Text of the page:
Psychedelic research is flourishing again, and mainstream Americans may soon feel its impact. MDMA is near the regulatory finish line thanks to MAPS’s recent new drug application submission. And psilocybin is not far behind. 

2023 psychedelic research success means psilocybin could be legal therapeutically in a few short years. The latest studies show that 12 to 25 mg psilocybin doses for depression is sufficient for most patients. In many cases, just one psilocybin dose is enough to create lasting symptom reduction. 

This article examines the latest psychedelic clinical trials featuring psilocybin for depression and outlines key insights into the efficacy of psilocybin-assisted therapy.

01. Study Reveals Long-Term Benefits of 25mg of Psilocybin in Cancer Patients with Depression

Sunstone Therapies, led by Dr. Manish Agrawal, conducted a phase 2 study with Compass Pathways on COMP360 psilocybin therapy in cancer patients with major depressive disorder. COMP360 is Compass Pathway’s proprietary synthetic psilocybin extract.

The open-label, single-center study involved 30 patients with curable and incurable cancer. The methodology included administering a single 25mg* psilocybin dose for depression to patients, along with group and individual psychological support. Researchers evaluated the treatment’s effectiveness at eight weeks and 18 months.

Psychedelic-assisted therapy with a single 25mg psilocybin dose produced remarkable results:

  • More than half of the patients (16 out of 28) remained in remission from their depression 18 months post-psilocybin administration. 
  • Additionally, 18 out of 28 patients (64.2%) demonstrated a sustained clinical response from the baseline to the 18-month follow-up.

Sunstone asserts that this is the longest psilocybin therapy clinical study ever conducted, offering significant insights into psilocybin-assisted therapy for depression among cancer patients. The results were completed in 2021 and published in JAMA Oncology in April 2023.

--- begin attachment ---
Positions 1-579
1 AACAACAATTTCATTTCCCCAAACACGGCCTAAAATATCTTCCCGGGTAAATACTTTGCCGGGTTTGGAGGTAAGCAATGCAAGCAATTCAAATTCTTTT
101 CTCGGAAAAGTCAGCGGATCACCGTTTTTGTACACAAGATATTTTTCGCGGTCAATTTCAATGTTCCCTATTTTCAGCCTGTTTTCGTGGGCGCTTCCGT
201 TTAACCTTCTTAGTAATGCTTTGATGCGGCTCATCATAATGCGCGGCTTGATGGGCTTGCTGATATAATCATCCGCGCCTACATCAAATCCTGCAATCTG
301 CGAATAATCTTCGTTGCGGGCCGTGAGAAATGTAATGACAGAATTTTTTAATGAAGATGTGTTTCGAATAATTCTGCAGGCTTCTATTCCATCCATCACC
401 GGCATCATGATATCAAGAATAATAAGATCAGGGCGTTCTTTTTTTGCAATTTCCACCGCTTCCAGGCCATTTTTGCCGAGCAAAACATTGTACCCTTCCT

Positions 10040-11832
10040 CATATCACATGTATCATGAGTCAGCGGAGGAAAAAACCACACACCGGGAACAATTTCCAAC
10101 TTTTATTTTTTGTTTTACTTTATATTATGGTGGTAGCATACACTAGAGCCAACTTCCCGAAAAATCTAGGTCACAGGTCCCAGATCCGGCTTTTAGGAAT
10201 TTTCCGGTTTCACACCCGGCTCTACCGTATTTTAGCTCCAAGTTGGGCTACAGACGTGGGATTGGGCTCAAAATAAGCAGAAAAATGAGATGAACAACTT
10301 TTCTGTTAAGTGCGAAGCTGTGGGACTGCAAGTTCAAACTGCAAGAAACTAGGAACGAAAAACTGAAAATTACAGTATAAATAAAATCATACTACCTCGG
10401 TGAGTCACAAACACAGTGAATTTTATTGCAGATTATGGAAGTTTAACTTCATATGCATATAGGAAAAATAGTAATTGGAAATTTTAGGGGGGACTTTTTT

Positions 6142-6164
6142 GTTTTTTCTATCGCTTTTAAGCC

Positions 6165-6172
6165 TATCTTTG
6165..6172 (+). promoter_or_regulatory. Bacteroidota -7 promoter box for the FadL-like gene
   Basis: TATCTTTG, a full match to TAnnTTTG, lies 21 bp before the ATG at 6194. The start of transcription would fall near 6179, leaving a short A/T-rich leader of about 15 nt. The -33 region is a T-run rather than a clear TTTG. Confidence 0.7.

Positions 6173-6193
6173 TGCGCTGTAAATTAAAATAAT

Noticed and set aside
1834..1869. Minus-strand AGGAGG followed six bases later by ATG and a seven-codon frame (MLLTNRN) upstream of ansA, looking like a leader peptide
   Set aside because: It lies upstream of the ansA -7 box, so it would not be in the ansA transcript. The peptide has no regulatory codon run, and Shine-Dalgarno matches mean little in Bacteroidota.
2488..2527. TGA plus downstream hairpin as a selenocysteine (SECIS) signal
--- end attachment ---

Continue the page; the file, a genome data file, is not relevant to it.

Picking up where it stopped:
Compass Pathways is advancing this research through its ongoing Phase 3 clinical program of COMP360 psilocybin therapy in treatment-resistant depression. This program follows the positive results from Compass’s phase 2b psilocybin study, published in the New England Journal of Medicine in November 2022.

(*25 mg of psilocybin extract equals about 2.5 grams of dried mushrooms, assuming each gram contains about 1% psilocybin. Potency rates range from .5 to 2%)

02. Antidepressants Combined with Single Psilocybin Dose Yields Successful Results

Compass Pathways also conducted a Phase 2 exploratory study this year, investigating the use of psilocybin alongside SSRIs (selective serotonin reuptake inhibitors). Nineteen patients followed a fixed-dose design, receiving a 25mg psilocybin dose for depression along with psychological support and daily SSRIs.

The findings revealed that: 

  • 42% of participants showed a clinical response and remission at week three when treated with COMP360 psilocybin in addition to SSRIs for treatment-resistant depression.
  • COMP360 psilocybin treatment was generally well-tolerated, with headache being the most common event. No serious adverse outcomes were reported.

These results suggest SSRIs may not interfere with the therapeutic effect of COMP360 psilocybin. In other words, patients may not need to discontinue SSRI antidepressants to benefit from psilocybin treatment.

03.Single-Dose Psilocybin Treatment for Major Depressive Disorder Shows Remarkable Results

Usona Institute, a non-profit medical research organization, published its long-awaited Phase 2 clinical trial results in August 2023. Usona’s 104-person study tested 25 mg of psilocybin in combination with 20 hours of talk therapy for depression. 

The results were positive, similar to the Institute’s earlier trials.

  • A 25-mg dose of psilocybin with psychological support significantly reduced depressive symptoms in adults with major depressive disorder (MDD), showing rapid and sustained effects.
  • The treatment led to a notable decrease in Montgomery-Asberg Depression Rating Scale (MADRS) scores from baseline to both day 43, indicating a persistent antidepressant effect.
  • Psilocybin was well-tolerated with no serious adverse events.

Usona Institute is currently moving towards a Phase 3 clinical trial with psilocybin.

If Usona and Compass Pathways successfully complete Phase 3 trials, the FDA could approve therapeutic psilocybin use by 2027.

04. Double Psilocybin Dose for Depression Shows 79% No Longer Need Treatment